The airwaves are abuzz with talk about the impending stimulus package. The consensus view is that it’s not a matter of if we’ll get another round of stimulus, but when and how much. However, the longer the stimulus is delayed, the less necessary $1.9 trillion seems to be. This is partly due to a different stimulus few people are willing to talk about.
Reopening the economy will have a greater impact than any legislation the government can pass. We get closer to this reality as more people get vaccinated. Case loads are down significantly. JP Morgan estimates the US will have 40% of the population with some form of immunity by the end of March and 80% by July.
Admittedly, this is a rosy outlook, but a year ago, we were told the world was burning to the ground. Vaccines within a year? You’re dreaming. Cynics and pessimists sound smarter than optimists because the human brain is wired to respond to threats. Turn on the TV or doomscroll social media and you’ll find plenty of disaster fantasy dressed up as serious analysis.
The reality is that innovation is not only alive, but thriving. Medical advances are rapidly developing in ways that benefit human society not just in some far-off tomorrow, but TODAY.
Regarding politics, the investment horizon for our client portfolios is longer than the typical American political regime. Diversification, rebalancing, and tax loss harvesting remove the need to guess which way the political wind will blow next. One of our clients is an avid boater and I’ll always remember a comment he made: “Never change your plans based on the weather forecast. Change them based on the weather.” That’s not to say we ignore politics. We just pay more attention to the legislation that passes than what the politicians say on the way to passing it.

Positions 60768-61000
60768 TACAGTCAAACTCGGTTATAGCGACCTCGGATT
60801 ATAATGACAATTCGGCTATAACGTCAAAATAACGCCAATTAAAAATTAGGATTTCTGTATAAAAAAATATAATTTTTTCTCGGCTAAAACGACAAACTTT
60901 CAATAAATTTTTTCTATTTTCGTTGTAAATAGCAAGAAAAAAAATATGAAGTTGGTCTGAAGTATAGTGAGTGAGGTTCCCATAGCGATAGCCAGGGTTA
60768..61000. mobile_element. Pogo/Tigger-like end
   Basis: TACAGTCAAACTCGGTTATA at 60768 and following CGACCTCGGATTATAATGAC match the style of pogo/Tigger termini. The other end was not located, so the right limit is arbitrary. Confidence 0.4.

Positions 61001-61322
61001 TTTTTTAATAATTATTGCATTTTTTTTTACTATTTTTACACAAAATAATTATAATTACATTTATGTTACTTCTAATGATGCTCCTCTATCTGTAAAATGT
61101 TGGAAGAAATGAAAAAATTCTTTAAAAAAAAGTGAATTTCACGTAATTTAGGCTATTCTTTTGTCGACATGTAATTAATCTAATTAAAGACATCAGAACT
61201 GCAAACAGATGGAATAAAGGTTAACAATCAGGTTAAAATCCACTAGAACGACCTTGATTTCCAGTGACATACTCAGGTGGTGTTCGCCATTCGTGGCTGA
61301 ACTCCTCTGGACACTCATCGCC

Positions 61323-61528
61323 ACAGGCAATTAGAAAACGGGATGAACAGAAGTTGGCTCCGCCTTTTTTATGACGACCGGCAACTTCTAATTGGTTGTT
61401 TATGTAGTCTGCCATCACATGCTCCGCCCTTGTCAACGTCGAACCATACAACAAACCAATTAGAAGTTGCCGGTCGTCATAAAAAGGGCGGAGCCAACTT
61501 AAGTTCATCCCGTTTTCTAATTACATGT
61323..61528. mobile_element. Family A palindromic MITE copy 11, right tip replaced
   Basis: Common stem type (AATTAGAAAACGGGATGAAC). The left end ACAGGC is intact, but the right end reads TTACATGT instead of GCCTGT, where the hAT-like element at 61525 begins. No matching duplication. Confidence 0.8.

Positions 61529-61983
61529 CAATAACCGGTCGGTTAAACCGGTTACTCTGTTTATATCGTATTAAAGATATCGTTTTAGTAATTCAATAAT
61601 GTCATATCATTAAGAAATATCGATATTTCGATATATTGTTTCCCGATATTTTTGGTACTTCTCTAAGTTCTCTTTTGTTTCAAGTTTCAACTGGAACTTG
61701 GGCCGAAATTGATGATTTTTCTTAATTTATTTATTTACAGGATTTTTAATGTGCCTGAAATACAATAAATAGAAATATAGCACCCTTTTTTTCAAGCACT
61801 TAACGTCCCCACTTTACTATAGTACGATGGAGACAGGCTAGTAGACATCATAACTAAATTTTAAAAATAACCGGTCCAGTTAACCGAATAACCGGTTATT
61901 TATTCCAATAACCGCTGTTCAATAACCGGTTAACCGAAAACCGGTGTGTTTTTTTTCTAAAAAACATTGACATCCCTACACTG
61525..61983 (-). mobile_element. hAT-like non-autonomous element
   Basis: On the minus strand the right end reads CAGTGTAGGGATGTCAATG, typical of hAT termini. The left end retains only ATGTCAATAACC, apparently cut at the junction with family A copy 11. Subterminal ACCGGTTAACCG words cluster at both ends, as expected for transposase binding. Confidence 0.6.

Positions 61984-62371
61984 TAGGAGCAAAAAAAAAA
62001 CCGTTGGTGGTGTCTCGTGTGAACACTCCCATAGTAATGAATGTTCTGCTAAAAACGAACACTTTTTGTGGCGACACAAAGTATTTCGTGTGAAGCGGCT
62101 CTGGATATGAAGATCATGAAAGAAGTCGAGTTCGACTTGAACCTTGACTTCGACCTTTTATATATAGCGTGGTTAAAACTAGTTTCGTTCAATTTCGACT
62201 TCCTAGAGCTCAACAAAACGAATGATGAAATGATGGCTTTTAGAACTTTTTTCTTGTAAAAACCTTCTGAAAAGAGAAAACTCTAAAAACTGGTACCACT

We are keeping an eye on one very real threat: inflation. There seem to be two camps on inflation. Economists are worried about rising money supply (M2) and expanding inflation breakevens. Bond managers see the recent movements as reflation more than inflation. A year ago, the pandemic dropped inflation expectations into the basement. As they resume their pre-pandemic levels, the Federal Reserve’s zero interest rate policy is holding short-term interest rates down, exaggerating the breakeven spread.
We’re not convinced that either camp is completely correct, but we’re monitoring inflation more closely today. For inflation to rise and remain above 3% (remember the Fed’s target is 2% average inflation), wage growth would also need to take off. There is still tremendous slack in employment. Few workers are returning from their pandemic furlough asking for an immediate raise.